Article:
A while back, I wrote a column in Mysterious Orientations entitled “A few areas in which Japan has it all over North America”, and I promised to give the New World its props at a later date. Well, that later date has arrived, so here goes:
1) The size of a normal unit of housing relative to its counterpart in the Land of the Rising Sun: I don’t know anyone in the US who has an apartment as small as my current digs in Japan. Certainly I have never had one this small in North America; hell, I have never had a garage this small. How small is it, you ask? Well, it would fit in its entirety into the kitchen and dining room of my house in Canada, with enough room left over for a coat closet. That said, it is well decked out with storage nooks and high-tech configurable walls, but there is no substitute for square feet (or meters, if you prefer), in my estimation. And this place is a veritable castle compared to my first Tokyo apartment, which was just over 200 square feet plus a small sleeping loft accessible only by an aluminum ladder, big fun in the middle of the night when nature often calls out in earnest to its middle-aged denizens. (If you cannot imagine what it might be like to live in a 200-square-foot place, think of a small to medium motor home, and you would not be far off.) In Canada, I sleep in a king-sized bed, and even the guest room has a cushy queen-sized pillow-top awaiting visitors. Here in Japan, I have what is laughably called a “semi-double”, roughly the size of an American twin bed; this is considered normal for a couple. A single bed is considerably smaller, suitable only for Lilliputians and Munchkins, and only one of those at any given time. For guests, and there have been a remarkable number of them over the past few years, there are a couple of Japanese-style futons, essentially padded sleeping bags, which get laid out on the living room floor for the duration of the visit, then put away again into vacuum sealable bags until the next time.
2) The use of the automobile as a regular transportation device: I have not only one, but two cars awaiting me at home, steadily depreciating in the garage, to be sure, but staying in pretty much immaculate condition due to the low number of miles put on them in the run of a year. And more important, they are ready at a moment’s notice to take me to whatever out-of-the-way location I might choose to visit, places well off the beaten track of public transport. In Prince Edward Island I use the car for virtually every movement outside the confines of my house, sometimes (I am ashamed to say) even for the ¼ mile journey to the end of my driveway for the mail. There is a certain Wild West kind of freedom in being able to strike out in search of new frontiers, to cruise the “blue highways” like a 21st century Kerouac. There is no comparable feeling in Japan. There are cars, to be sure, but gas is pricey ($6 a gallon or so), the highways are all toll roads (the toll from Tokyo to Osaka, about 300 miles, is a whopping $120; for one person, it is actually cheaper to take the train!), and the ancillary expenses (parking, insurance, etc) are on the high side as well. The public transport system is so good that many people who can afford a car simply don’t bother, but the corollary to this is that they never get to visit the truly remote areas, perhaps the last remnants of old Japan. It’s kind of sad, in a way, or it would be, if one knew what one was missing.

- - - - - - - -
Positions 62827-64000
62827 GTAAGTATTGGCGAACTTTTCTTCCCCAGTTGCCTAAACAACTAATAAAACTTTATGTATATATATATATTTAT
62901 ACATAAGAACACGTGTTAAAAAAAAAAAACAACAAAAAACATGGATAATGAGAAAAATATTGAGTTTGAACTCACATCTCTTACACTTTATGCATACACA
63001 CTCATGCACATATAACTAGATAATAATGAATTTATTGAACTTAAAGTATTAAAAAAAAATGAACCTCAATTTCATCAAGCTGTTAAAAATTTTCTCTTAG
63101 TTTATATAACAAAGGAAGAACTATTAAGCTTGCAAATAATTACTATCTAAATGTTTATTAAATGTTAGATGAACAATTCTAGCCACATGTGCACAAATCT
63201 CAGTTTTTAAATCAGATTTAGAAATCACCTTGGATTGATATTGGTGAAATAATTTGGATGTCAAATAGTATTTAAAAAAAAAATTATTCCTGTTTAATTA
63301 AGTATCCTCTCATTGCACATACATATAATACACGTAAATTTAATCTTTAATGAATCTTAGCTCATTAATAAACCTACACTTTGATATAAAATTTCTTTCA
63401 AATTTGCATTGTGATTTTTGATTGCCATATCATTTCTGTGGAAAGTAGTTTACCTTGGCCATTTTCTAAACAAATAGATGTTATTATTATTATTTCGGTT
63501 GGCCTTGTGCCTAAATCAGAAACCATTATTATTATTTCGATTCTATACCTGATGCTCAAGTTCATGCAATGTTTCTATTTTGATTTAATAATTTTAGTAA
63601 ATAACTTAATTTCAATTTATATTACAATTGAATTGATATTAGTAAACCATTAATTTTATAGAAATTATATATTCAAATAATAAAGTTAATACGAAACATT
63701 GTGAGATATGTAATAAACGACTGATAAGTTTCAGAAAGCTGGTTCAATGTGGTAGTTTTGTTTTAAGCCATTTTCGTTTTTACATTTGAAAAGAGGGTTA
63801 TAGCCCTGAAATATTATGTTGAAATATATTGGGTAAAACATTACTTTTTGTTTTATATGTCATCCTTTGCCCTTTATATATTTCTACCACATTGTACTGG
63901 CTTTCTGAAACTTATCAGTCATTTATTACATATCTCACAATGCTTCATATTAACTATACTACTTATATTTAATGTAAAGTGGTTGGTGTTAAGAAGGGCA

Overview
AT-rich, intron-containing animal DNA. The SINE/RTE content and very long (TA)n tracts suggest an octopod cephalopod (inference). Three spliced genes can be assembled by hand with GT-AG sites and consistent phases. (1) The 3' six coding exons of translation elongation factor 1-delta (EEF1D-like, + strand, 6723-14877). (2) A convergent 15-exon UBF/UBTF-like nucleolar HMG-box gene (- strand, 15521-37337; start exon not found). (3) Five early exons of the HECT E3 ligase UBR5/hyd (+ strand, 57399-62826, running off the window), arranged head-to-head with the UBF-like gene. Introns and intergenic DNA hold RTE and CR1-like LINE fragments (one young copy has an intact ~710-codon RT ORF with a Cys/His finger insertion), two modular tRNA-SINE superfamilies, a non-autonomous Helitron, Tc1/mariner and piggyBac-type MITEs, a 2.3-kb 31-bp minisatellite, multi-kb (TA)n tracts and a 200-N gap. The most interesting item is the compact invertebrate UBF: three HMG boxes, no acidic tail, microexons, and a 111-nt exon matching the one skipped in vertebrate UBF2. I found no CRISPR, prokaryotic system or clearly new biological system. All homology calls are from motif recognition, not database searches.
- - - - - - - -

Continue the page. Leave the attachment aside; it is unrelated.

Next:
3) Cookies: In the US, at a typical grocery store, you can find a dozen different types of tea, and perhaps 100 different varieties of cookies. In Japan, those numbers are reversed. Even the most basic Tokyo supermarket will have teas of every exotic stripe: jasmine tea, milk tea, lemon tea, sweet tea, orange tea, camomile tea, mint tea (several kinds: spearmint, peppermint, choco-mint), spiced tea, cinnamon tea, crispy rice tea, green tea, black tea, red tea, pepper tea (!), and on and on. For cookies, there are Oreos, Ritz Crackers, Chips Ahoy, and a number of strange Japanese varieties, filled with red bean paste, glutinous rice or something else equally tasty (and believe me, those are every bit as yummy as they sound!). That’s it. There is something fundamentally out-of-synch (to Westerners, at least) with a store where the varieties of fish sausage, pickled daikon, and konyaku handily outnumber the kinds of cookies on offer (on the other hand, it likely speaks volumes about the comparative health and low incidence of obesity of the Japanese). Nonetheless, when I come back to the US, I am going to stock up with a summer’s worth of Vienna Fingers, Nutter Butters, Lorna Doones, and Ginger Snaps (I have really been jonesing for ginger snaps). I imagine I will have to share them with my Japanese friends who will visit over the summer; perhaps they will return to Japan more, um, well-rounded then when they left.